In the 1934 election, Nebraskans voted on two measures with funny-sounding names: a unicameral legislature and pari-mutuel betting. Both measures passed. It has long been rumored that gambling backers worried that voters might be confused by the two strange words. And since a measure to repeal statewide prohibition was also on the ballot, they told people just to vote yes on everything. Thus, Nebraska got a one-house legislature because the people wanted booze and horse racing.
It’s a good story, but Thomas Irvin takes issue with it in “The Political and Journalistic Battles to Create Nebraska’s Unicameral Legislature,” in the Spring 2011 issue of Nebraska History Magazine. Looking at the election statistics for each of the ballot measures and concluded that this explanation is “likely overstated.” He points out that the the Unicameral measure gained a considerably higher percentage of the vote than either of the other ballot measures, and argues that “voters of Nebraska went to the polls very well informed, thanks to an aggressive campaign from both sides.”
In taking a new look at the oft-told story of the 1934 unicameral campaign, Thomas also corrects the common impression that U.S. Senator George Norris almost single-handedly persuaded Nebraskans to support the bill. Norris was “the measure’s greatest advocate and most visible backer,” Thomas writes, but he shows that Norris didn’t act alone.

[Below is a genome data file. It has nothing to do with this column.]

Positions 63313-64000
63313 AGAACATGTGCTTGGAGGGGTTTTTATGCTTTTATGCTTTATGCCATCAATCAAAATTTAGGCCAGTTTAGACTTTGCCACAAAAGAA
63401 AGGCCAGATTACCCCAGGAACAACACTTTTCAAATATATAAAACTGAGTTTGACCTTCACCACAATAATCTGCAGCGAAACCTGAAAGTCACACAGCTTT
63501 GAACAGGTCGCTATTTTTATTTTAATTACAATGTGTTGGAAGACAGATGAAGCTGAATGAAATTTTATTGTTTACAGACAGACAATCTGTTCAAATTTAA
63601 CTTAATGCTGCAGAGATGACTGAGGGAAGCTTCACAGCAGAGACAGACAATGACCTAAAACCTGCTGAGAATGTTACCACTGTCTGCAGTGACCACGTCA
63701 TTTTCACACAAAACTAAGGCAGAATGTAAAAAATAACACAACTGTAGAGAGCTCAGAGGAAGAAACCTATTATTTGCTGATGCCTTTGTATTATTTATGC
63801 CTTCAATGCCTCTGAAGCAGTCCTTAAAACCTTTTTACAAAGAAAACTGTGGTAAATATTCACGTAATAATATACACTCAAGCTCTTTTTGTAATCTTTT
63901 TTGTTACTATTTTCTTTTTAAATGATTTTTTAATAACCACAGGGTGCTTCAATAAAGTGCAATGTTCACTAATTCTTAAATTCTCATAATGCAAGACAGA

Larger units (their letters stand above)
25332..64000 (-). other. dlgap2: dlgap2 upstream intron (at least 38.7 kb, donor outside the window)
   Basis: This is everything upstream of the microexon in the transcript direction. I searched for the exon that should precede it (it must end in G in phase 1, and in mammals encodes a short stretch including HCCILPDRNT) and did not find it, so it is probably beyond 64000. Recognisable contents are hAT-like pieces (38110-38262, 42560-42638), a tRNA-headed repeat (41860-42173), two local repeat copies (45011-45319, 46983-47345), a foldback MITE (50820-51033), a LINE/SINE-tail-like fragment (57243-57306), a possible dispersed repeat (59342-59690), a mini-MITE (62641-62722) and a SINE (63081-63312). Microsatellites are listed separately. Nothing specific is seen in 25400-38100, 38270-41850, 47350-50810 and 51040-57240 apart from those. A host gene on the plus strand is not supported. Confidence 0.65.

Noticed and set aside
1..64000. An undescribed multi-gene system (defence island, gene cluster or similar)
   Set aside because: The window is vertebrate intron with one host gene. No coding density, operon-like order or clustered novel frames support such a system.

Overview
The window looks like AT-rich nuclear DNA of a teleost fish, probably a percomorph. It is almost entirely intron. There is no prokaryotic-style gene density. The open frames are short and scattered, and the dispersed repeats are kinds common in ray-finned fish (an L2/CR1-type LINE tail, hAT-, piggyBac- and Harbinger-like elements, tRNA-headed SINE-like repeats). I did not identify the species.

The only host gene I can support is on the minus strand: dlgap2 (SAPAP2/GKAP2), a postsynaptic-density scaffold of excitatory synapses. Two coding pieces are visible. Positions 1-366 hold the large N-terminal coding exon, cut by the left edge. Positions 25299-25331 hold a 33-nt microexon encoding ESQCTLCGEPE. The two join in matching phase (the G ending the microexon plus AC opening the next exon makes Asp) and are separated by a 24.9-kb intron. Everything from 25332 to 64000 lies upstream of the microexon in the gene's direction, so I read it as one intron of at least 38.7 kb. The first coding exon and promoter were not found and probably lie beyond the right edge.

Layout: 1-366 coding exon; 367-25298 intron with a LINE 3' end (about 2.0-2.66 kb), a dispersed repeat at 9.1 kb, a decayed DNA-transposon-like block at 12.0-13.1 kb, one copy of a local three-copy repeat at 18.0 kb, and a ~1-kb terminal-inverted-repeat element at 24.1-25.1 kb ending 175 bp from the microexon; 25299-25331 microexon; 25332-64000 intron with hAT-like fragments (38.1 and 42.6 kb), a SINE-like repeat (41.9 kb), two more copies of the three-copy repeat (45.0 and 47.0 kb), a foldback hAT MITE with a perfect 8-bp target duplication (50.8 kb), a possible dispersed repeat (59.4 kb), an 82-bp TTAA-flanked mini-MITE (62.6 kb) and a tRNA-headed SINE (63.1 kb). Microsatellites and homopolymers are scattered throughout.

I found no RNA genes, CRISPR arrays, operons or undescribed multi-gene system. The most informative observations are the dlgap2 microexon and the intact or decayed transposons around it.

For example, University of Nebraska Political Science Department chair John Senning was part of a citizens’ committee that worked out the details of how the unicameral system would actually operate. Senning jeopardized his career by doing so. Thomas writes,
The Board of Regents of the University was upset that one of their department heads had become embroiled in a controversial issue, and on election night his [Senning’s] wife Elizabeth found him at the radio, “listening to election returns in order to see if I still have a job at the University come morning.”
Thomas also reveals that with the exception of the Lincoln Star, the Hastings Daily Tribune, and a half-dozen weeklies, every newspaper in the state opposed the unicameral legislature.
Nevertheless, the measure passed with nearly 60 percent of the vote. The new law took effect with the 1937 legislative session.
—David Bristow, Editor, Nebraska History Magazine